King Dunlap – He got the start at left tackle and had issues, although anyone pinning the protection problems all on Dunlap are off-base. He is no more at fault than the other four. Dunlap had trouble with Rucker off the edge on the first play from scrimmage and was called for holding in the quarter. He got beat by Stephens in the first, forcing Vick out of the pocket on the first interception. Later, it looked like he thought the play was over and he let up against Stephens, who got a hit on Vick. Both he and Herremans got beat on the same play on the final drive, forcing Vick to run. Dunlap did a poor job on a third-quarter McCoy run that lost 5 yards. It wasn’t all bad though. He was good in protection on Vick’s 28-yard completion to Celek in the third. He made a nice block on McCoy’s 7-yard run in the fourth. Dunlap did a good job in protection on Vick’s 11-yard completion to Celek. And again on the 46-yard completion to Maclin. Not a great game, but don’t know what the team’s other options are right now.

Evan Mathis – He was called for two penalties – holding and a false start – and also had a couple issues in protection. As I mentioned above, Mathis got beat by Winn on third down in the first. It would have been a sack, but Vick managed to get rid of the ball even though Winn had a hold of his leg. In the second half, Stephens looped in from right defensive end, and Mathis and Kelce were slow to pick him up as he got pressure up the middle. Excellent job by Mathis in protection on the 46-yard completion to Maclin. He also made some nice blocks at the second level in the run game. One on D’Qwell Jackson, allowing McCoy to pick up 7 yards on the final drive. And an earlier one on Jackson during a 9-yard McCoy run.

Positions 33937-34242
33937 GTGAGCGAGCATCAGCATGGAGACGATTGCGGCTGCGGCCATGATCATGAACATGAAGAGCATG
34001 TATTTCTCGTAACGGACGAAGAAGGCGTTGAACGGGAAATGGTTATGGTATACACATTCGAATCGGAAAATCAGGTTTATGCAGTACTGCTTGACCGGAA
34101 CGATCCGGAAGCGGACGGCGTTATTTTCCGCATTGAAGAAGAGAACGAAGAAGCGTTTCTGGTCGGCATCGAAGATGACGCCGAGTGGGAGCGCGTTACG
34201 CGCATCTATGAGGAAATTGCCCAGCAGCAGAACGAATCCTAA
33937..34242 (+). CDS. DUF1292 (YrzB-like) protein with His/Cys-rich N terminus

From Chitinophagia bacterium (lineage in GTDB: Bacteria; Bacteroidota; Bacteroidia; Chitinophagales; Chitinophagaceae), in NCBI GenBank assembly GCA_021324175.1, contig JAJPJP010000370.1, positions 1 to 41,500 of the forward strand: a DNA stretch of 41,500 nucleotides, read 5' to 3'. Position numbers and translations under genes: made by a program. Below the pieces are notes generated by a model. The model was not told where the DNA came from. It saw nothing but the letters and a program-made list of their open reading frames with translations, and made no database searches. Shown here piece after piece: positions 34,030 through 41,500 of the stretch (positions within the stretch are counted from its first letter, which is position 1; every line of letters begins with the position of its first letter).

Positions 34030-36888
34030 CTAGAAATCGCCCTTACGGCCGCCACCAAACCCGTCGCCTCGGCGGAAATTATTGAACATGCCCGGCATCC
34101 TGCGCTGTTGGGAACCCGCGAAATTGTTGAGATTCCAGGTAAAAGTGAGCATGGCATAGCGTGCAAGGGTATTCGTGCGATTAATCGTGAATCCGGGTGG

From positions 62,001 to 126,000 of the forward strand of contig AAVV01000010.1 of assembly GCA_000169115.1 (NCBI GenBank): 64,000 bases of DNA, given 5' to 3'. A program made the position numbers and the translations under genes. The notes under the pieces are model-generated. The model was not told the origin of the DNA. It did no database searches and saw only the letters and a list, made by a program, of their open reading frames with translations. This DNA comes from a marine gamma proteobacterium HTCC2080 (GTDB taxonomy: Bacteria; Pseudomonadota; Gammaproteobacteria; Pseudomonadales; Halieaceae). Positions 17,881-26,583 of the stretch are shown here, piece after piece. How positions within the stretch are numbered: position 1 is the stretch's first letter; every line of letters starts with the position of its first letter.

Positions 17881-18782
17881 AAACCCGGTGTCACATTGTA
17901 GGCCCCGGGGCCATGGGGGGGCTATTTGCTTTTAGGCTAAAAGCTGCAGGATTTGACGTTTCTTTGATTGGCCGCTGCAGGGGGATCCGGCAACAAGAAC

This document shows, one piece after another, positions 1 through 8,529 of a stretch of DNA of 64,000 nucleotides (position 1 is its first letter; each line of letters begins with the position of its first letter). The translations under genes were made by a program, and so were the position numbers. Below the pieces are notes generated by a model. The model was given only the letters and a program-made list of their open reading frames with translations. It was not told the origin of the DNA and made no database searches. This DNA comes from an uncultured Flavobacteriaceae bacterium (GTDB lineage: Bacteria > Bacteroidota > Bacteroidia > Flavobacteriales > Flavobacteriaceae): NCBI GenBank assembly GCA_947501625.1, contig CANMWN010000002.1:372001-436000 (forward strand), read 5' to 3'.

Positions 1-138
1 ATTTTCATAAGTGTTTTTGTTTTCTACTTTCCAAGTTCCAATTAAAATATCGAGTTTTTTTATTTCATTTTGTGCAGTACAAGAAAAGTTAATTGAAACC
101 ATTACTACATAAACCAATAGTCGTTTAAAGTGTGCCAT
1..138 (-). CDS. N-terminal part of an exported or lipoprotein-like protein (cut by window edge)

Jason Kelce – It was a mixed bag for Kelce. Hopefully, I can get his thoughts on the pre-snap phase when the Eagles return to practice Wednesday. Kelce had a bad snap in the second, but the fumble was recovered by McCoy. It looked like there was confusion between him and Watkins in the first. Kelce let Rubin go, but Watkins kicked outside to help Celek. Vick completed a 35-yard pass to DeSean Jackson, but took a big hit. Kelce was called for holding on McCoy’s 17-yard run in the second. Rubin looped inside and shoved him back into Vick, deflecting a pass in the third. And Kelce got pushed back on a McCoy run that lost 5 yards in the third. But overall, he was excellent as a run blocker. Kelce got to the second level and blocked D’Qwell Jackson on McCoy’s 22-yard run in the second. He did a good job on McCoy’s 6-yard run in the third. He got to the linebacker and helped spring McCoy for a 15-yard run in the fourth. He took care of D’Qwell Jackson on McCoy’s 7-yard run in the fourth. He blocked Jabaal Sheard on McCoy’s 13-yard run. And he held off Winn, creating a running lane for McCoy on his 7-yard run during the final drive. Kelce was a major part of the Eagles’ success in the run game.

Danny Watkins – Like everyone else, Watkins had issues in protection (mostly against Rubin), but made some nice blocks in the run game. He had trouble with Rubin in the first, as Vick was forced to leave the pocket and throw the ball away. He got beat by Rubin, who pressured Vick and helped force an incompletion on third down in the third quarter. Rubin went right around him in the third on another third down. Watkins got beat and was called for holding on a Vick third-quarter interception. He got beat on the final drive, but Rubin was called for roughing the passer. The results in the run game were better. Good block by Watkins on McCoy’s 9-yard run in the first. He got just enough of D’Qwell Jackson on the screen to McCoy that picked up 7 in the second. And he did an outstanding job on Rubin on McCoy’s 22-yard run in the second.